As Horatius Bonar says,“Take the prophecies regarding the incarnation of Christ. Before that event took place, there might be a controversy as to whether they were to be literally fulfilled or not. A Jew might have argued with much apparent force against a literal meaning, What! Is God to take upon Himself the form of a man? Is Jehovah to become an infant of days, nay, to be born of a creature, to be a man of sorrows and acquainted with grief, to die and be buried as men die and are buried? Impossible! The very idea is carnal beyond endurance. These prophecies cannot be interpreted in their literal sense; they must have some figurative, some spiritual meaning. So might a Jew have argued before Messiah came….(However the) fact, the glorious but stupendous fact, made known in the fullness of time, proved not only that the literal was the true sense of these prophecies regarding Messiah’s first coming, but also established this truth, that the literal interpretation and fulfillment may be the more truly spiritual of the two.”
Not all of the promises of God were fulfilled by Christ's first coming(or by the events of 70 a.d.). There are still promises yet to be fulfilled with the race of Israel, the descendants of Abraham, Isaac and Jacob. Israel was promised that the New Covenant would be applied to them as a people. They were promised that a descendant of David(Jesus Christ) would reign over them in the Promised Land, and that they would be greatly multiplied as a people(Davidic and Abrahamic Covenants).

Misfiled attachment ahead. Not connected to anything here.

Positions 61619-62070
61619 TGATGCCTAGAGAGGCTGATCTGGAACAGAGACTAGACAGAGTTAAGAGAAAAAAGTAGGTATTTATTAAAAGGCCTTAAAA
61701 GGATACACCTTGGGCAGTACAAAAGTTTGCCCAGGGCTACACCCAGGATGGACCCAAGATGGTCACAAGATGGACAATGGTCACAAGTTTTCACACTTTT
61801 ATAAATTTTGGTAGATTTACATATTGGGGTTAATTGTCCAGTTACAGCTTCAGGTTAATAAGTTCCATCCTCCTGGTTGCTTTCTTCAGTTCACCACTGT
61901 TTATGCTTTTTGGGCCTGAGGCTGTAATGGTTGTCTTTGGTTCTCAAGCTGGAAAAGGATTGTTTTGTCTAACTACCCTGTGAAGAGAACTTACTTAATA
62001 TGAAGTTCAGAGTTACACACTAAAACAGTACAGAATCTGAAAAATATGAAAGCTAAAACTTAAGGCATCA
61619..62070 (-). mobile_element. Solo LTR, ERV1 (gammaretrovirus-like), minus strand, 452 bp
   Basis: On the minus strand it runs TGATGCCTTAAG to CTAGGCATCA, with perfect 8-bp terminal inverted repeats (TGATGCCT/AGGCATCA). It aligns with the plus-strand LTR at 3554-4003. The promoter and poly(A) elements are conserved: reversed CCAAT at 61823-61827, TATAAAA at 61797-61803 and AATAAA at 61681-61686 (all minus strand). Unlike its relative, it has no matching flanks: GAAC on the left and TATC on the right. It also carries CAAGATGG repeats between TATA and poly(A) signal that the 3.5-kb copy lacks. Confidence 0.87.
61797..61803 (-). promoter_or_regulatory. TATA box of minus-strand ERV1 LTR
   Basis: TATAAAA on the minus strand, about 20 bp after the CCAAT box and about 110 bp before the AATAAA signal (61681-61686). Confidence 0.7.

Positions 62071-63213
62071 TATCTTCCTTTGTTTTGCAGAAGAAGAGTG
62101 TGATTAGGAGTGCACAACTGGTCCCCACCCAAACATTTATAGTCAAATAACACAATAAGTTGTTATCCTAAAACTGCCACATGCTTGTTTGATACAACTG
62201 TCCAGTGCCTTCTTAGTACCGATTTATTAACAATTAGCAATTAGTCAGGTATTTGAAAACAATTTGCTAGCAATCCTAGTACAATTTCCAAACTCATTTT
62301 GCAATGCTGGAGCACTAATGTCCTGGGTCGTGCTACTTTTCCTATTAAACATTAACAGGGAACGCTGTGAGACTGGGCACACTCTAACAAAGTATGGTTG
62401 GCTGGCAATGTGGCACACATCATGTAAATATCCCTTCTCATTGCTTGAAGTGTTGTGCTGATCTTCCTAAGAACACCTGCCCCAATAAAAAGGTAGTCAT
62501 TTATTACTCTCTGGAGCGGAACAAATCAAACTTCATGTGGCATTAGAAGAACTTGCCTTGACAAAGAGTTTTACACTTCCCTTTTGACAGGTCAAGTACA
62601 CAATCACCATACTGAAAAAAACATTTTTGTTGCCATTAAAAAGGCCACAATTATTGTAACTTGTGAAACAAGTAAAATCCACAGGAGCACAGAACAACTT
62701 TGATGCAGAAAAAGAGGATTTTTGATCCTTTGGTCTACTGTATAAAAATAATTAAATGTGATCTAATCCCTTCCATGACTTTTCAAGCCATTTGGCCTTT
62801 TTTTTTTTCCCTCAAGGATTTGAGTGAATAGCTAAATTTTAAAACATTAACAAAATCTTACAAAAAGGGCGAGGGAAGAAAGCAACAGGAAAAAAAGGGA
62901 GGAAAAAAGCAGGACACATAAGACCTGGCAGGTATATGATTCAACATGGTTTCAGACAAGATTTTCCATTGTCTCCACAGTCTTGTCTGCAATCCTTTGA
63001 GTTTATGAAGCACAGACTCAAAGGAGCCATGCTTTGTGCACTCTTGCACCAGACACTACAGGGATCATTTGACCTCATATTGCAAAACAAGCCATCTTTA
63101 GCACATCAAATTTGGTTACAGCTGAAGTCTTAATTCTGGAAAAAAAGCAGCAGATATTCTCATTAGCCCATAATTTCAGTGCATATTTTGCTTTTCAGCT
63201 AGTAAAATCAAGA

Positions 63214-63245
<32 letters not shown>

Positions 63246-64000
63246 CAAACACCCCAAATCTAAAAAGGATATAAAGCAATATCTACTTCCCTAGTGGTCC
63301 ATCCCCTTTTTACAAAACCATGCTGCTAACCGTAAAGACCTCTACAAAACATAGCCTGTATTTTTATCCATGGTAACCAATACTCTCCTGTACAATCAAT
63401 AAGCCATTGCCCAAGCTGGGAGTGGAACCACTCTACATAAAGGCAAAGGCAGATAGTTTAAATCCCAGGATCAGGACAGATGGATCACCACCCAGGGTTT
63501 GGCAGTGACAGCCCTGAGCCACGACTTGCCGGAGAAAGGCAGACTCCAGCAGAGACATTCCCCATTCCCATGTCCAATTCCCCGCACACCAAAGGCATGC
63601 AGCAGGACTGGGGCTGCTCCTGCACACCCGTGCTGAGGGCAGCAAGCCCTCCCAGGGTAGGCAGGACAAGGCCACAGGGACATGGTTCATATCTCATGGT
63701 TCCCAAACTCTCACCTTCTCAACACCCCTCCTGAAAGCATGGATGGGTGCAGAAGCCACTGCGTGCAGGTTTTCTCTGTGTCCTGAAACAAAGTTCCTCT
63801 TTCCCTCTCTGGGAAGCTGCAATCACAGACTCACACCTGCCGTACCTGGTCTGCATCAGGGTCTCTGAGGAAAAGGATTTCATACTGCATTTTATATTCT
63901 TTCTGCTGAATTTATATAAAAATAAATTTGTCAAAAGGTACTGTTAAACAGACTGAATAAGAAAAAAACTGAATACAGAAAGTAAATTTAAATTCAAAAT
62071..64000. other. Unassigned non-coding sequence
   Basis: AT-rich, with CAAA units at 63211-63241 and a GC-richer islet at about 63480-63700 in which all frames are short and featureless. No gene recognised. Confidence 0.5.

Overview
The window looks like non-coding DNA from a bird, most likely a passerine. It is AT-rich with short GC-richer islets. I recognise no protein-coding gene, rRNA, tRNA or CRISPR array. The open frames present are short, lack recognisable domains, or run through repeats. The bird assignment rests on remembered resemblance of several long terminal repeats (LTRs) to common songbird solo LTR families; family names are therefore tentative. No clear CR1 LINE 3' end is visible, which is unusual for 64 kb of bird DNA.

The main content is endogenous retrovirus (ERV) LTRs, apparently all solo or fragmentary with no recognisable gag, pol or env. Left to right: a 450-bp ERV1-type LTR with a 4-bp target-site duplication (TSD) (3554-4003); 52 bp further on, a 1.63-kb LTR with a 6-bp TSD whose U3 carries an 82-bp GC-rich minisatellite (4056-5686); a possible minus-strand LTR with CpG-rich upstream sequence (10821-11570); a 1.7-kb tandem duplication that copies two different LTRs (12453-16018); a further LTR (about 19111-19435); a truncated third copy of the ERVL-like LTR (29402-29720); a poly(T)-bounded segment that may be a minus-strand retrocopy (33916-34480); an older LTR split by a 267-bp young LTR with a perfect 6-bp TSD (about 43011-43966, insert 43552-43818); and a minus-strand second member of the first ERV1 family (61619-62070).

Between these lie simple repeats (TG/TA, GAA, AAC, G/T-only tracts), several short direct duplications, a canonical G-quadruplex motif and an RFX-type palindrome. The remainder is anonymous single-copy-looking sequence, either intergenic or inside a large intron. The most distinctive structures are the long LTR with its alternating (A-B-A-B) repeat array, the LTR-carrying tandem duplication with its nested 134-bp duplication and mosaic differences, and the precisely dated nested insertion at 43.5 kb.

Christ's first coming, His establishing a New Covenant, has guaranteed that Israel will inherit the promises to the Patriarchs(Abraham, Isaac and Jacob). The New Covenant validates God's promises to the Patriarchs, as it is the means by which those promises will be 'enacted' permanently upon their physical offspring. As Paul points out in Romans 15, "Christ became a servant to the circumcised to show God's truthfulness, in order to confirm the promises given to the patriarchs..."(Rom 15:8 ESV) Christ confirms those promises, and those promises will be fulfilled, but in the future, at a set time, which only the Father knows(Acts 1:6-7). Paul says, in Romans 11 that, in the future, all Israel shall be saved, just as was written.
So, at Christmas time we rejoice, not only in God's grace, but in His faithfulness to His promises. "Who is a God like you, pardoning iniquity and passing over transgression for the remnant of his inheritance? He does not retain his anger forever, because he delights in steadfast love. He will again have compassion on us; he will tread our iniquities underfoot. You will cast all our sins into the depths of the sea. You will show faithfulness to Jacob and steadfast love to Abraham, as you have sworn to our fathers from the days of old."(Mic 7:18-20 ESV)